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Playful media practices, ‘new media’ cultural production

June 30, 2008

Ardevol, E., A. Roig, G. San Cornelio, R. Pages and P. Alsina (forthcoming) Playful media practices: theorising ‘new media’ cultural production. In Bräuchler, B. and J. Postill (eds) Theorising Media and Practice. Oxford and New York : Berghahn.

The stated aim of this piece is ‘to explore how people’s media practices mix with institutionalised media practices’. Elisenda Ardevol and colleagues contend that media theorists should pay more attention to ‘play’ as a key element of the current global shift in media production towards what is usually known as ‘user-generated content’. Through their creative, ludic appropriation of diverse internet and mobile technologies, today’s ‘media consumers’ are often simultaneously producers and distributors of new – or newly recycled – media content. Basing their analysis on audiovisual, including computer gaming, examples from France, Hong Kong and Spain the authors caution that the notion of ‘media-related practices’ (Hobart, this volume) implies a separation between institutional and amateur (or popular) media practices that is increasingly hard to sustain in today’s media environments, e.g. when a mundane Hong Kong bus scene filmed on a mobile phone by an amateur spreads and morphs rapidly across the porous boundaries separating the ‘traditional’ media from myriad newer platforms and genres.  They conclude that any practice-based approach to media should be informed by the understanding that today virtually all of us are ‘the’ media.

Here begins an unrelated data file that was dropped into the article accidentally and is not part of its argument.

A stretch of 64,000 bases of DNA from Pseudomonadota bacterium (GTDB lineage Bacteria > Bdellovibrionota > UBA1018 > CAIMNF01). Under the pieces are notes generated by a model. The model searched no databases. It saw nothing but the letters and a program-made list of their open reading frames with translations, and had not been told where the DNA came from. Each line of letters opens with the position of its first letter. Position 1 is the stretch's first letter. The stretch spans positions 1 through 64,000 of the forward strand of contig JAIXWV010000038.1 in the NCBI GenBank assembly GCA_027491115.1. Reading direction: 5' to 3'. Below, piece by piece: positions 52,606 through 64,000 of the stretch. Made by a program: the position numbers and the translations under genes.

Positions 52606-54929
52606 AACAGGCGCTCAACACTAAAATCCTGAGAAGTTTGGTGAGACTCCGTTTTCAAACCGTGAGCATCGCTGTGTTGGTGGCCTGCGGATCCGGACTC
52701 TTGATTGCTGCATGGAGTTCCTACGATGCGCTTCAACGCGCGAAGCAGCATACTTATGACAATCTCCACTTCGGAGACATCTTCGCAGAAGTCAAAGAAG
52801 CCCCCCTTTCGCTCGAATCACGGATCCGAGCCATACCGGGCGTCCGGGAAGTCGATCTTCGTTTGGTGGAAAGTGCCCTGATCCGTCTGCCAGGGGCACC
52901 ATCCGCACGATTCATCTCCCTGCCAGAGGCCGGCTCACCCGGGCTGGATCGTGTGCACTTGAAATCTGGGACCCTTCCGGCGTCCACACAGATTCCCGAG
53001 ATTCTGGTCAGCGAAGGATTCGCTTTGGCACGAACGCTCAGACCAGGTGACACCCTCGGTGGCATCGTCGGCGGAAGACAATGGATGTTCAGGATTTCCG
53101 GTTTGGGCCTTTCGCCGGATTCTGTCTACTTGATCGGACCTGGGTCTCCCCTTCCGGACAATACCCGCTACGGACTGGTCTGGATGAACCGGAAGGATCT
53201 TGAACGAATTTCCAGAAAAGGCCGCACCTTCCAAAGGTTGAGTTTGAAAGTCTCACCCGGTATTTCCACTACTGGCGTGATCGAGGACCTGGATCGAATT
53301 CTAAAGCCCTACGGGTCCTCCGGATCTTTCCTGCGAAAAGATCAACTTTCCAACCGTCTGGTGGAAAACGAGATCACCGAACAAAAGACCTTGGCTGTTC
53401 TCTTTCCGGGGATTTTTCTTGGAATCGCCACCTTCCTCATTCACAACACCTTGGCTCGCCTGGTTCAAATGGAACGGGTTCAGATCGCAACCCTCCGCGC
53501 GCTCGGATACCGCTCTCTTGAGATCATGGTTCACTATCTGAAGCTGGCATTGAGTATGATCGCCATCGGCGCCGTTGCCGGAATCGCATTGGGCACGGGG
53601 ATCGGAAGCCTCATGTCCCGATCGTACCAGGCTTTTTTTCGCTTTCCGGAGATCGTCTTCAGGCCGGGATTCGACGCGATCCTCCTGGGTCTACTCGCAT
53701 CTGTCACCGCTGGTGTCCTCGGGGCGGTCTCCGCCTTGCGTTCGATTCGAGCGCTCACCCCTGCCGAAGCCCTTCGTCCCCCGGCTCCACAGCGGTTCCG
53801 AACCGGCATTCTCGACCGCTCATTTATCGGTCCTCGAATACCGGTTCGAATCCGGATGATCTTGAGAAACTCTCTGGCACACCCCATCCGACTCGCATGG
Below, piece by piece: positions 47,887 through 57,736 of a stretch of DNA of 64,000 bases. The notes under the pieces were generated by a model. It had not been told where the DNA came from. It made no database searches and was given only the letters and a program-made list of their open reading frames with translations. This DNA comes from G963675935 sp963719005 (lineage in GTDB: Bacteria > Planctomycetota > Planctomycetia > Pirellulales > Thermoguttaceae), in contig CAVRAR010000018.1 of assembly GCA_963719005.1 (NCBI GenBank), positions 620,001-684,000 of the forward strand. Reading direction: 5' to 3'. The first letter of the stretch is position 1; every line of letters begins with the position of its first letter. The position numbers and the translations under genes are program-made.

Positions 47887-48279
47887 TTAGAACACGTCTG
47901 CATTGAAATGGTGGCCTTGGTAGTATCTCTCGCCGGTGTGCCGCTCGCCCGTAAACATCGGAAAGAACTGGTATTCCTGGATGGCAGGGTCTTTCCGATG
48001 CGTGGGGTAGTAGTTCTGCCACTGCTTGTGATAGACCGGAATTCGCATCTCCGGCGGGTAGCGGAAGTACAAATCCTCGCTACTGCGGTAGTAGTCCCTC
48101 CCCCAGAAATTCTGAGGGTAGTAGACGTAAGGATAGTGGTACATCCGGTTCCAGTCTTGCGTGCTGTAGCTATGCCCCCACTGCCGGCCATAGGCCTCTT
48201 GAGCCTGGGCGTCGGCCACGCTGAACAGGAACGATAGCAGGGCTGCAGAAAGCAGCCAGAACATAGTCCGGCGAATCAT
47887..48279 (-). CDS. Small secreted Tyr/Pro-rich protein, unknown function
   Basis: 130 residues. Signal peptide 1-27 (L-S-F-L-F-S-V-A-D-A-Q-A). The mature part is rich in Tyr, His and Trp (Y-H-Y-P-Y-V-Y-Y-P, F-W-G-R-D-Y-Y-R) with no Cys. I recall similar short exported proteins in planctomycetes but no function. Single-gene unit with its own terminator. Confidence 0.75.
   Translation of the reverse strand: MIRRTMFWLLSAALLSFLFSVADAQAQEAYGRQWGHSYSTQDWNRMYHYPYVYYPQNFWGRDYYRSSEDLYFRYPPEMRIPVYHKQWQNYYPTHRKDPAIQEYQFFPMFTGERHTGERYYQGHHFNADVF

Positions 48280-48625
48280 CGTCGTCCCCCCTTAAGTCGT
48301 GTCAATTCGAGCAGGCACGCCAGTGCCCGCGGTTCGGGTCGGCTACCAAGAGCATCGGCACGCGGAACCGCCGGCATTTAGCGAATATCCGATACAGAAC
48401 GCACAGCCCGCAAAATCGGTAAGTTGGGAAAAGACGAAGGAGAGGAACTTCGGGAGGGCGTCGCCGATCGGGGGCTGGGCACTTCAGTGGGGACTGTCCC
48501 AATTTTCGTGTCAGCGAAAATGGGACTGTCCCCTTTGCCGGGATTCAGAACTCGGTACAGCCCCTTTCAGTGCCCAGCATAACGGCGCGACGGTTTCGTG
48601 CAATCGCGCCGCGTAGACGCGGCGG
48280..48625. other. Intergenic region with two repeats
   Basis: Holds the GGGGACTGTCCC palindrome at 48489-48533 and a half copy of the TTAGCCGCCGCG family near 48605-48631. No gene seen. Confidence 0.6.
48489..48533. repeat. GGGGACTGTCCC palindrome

Summarised by John Postill

NB: To read other chapter summaries, see under “Media and Practice book” category

See also response (in Spanish) in Elisenda Ardevol’s blog mediaciones

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